Many would wish to enjoy our lives without such assistive devices, but as we age, we are starting to realize that this wish can be impossible. We may use a cane or a walker for a brief period of time while undergoing treatment, or we may have to use a motorized wheelchair or a mobility scooter to get about comfortably. Either way, the distinction between living alone and relying on others for our essential needs can be a guide to help us travel from place to place and prevent falls.
With the number of new devices and models available, however, there is uncertainty over which one is the best choice and whether it will be protected by insurance.
Explore the comprehensive list of popular devices below, and how they are generally prescribed, to start seeking a mobility aid for a loved one.
Ambulatory Seniors Mobility Aids
Canes offer an extra point of assistance to seniors to increase protection and stability. As a general rule, a cane should be capable of supporting 25 percent of an individual’s body weight and it is most appropriate for those whose equilibrium is moderately impaired or who have either leg that is substantially weaker than another.
The tip of the cane should hit the crease on the underside of its wrist, and while carrying the cane when standing, its elbow should be bent 15 to 20 degrees.
Usage of a walker also needs moderate strength of hand and arm and may be able to carry up to 50 percent of the bodyweight of a senior, depending on the type of walker. Two or four fixed legs have a typical design and must be raised and maneuvered for each step. For those with substantial equilibrium problems, this standard model is best.
Rollers allow for a more natural gait and the ability to travel with less fatigue, compared to regular walkers. However, for seniors with severe posture and balance problems, rollers can not provide sufficient stability.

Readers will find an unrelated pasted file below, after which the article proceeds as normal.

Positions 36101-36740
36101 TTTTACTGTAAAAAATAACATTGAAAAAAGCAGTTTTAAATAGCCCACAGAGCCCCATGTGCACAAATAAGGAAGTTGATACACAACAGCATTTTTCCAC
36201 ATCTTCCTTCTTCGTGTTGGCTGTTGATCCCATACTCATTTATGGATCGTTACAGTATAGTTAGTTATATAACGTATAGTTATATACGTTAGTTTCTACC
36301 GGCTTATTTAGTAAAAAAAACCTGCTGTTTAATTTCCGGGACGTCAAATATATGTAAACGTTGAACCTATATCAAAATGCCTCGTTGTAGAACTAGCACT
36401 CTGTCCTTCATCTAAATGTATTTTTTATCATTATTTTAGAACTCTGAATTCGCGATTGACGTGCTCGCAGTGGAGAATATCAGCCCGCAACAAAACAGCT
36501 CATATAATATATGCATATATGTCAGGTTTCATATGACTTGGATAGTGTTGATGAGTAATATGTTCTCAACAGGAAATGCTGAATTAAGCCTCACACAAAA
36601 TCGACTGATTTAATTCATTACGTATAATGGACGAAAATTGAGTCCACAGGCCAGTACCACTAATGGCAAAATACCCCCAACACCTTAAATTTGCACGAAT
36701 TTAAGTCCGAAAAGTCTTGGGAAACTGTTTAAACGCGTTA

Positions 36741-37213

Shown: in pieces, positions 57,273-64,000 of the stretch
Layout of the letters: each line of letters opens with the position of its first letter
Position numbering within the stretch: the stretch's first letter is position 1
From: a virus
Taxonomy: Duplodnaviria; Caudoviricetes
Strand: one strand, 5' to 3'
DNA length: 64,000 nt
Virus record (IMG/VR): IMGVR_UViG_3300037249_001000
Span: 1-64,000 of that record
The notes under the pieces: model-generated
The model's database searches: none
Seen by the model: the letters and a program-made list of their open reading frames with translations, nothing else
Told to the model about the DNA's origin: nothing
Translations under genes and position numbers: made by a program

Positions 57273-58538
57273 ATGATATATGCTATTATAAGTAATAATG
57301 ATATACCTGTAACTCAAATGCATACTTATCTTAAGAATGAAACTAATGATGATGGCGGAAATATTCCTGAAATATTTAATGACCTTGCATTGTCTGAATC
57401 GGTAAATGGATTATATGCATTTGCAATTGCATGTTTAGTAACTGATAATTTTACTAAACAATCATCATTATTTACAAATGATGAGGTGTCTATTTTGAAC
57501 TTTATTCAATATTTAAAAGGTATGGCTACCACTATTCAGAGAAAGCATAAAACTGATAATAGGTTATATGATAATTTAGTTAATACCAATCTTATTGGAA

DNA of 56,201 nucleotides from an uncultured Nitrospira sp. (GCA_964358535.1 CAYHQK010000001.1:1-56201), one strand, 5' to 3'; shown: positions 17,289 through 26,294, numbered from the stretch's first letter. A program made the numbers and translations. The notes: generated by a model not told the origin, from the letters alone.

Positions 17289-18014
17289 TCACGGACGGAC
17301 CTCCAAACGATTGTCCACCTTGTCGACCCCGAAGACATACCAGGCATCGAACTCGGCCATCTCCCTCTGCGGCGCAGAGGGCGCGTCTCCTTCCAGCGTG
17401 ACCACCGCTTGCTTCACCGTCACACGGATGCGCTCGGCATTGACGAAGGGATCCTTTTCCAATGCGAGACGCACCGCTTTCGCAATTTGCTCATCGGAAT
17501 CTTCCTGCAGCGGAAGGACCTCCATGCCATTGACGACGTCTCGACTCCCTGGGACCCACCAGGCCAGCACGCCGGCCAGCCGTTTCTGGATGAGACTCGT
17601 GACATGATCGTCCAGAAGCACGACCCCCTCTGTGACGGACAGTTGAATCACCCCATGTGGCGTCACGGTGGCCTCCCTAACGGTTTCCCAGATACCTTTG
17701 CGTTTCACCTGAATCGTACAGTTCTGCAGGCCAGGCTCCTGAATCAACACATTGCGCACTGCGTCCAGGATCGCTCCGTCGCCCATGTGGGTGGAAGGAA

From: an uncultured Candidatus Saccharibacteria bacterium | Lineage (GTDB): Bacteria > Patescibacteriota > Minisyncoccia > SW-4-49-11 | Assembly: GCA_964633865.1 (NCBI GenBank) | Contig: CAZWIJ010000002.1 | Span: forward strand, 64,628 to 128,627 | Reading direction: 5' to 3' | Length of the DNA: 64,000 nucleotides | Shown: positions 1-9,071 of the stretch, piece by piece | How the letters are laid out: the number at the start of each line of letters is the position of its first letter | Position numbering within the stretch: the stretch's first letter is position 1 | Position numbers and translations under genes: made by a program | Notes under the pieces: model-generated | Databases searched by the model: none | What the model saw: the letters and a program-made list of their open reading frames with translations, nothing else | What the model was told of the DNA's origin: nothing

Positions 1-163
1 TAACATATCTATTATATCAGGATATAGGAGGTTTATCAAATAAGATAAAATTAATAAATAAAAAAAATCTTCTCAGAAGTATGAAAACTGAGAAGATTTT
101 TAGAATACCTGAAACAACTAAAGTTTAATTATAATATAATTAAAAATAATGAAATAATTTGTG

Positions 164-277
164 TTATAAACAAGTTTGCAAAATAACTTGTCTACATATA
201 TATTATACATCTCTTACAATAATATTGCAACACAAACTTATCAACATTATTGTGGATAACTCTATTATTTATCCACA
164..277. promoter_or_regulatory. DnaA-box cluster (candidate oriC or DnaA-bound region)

For seniors who are unable to walk, mobility aids
Scooters with Control
For the elderly who cannot walk large distances but do have some athletic ability and agility, a wheeled scooter may be helpful. Nevertheless, for a longer length of time, the operator must be able to sit upright and control the accelerator of a scooter. Not every individual particularly those with inflammation, are able to keep their arms stretched in front of them in order to control speed, guiding, and stopping. Depending on their diagnosis, some people can feel aches and pains when doing this.
The symptoms that a cane or walker does not offer adequate support are extreme exhaustion, unsteadiness, trouble rising from a chair, and occasional falls. A wheelchair could be the best choice to help them
For more than 30 years, Additional Aids Mobility has helped individuals choose the best mobility aids to increase their quality of life and preserve independence. On all mobility scooters, stairlifts, and powerchairs as well as other mobility aids stocked in our shop and online, they provide sound and reliable advice.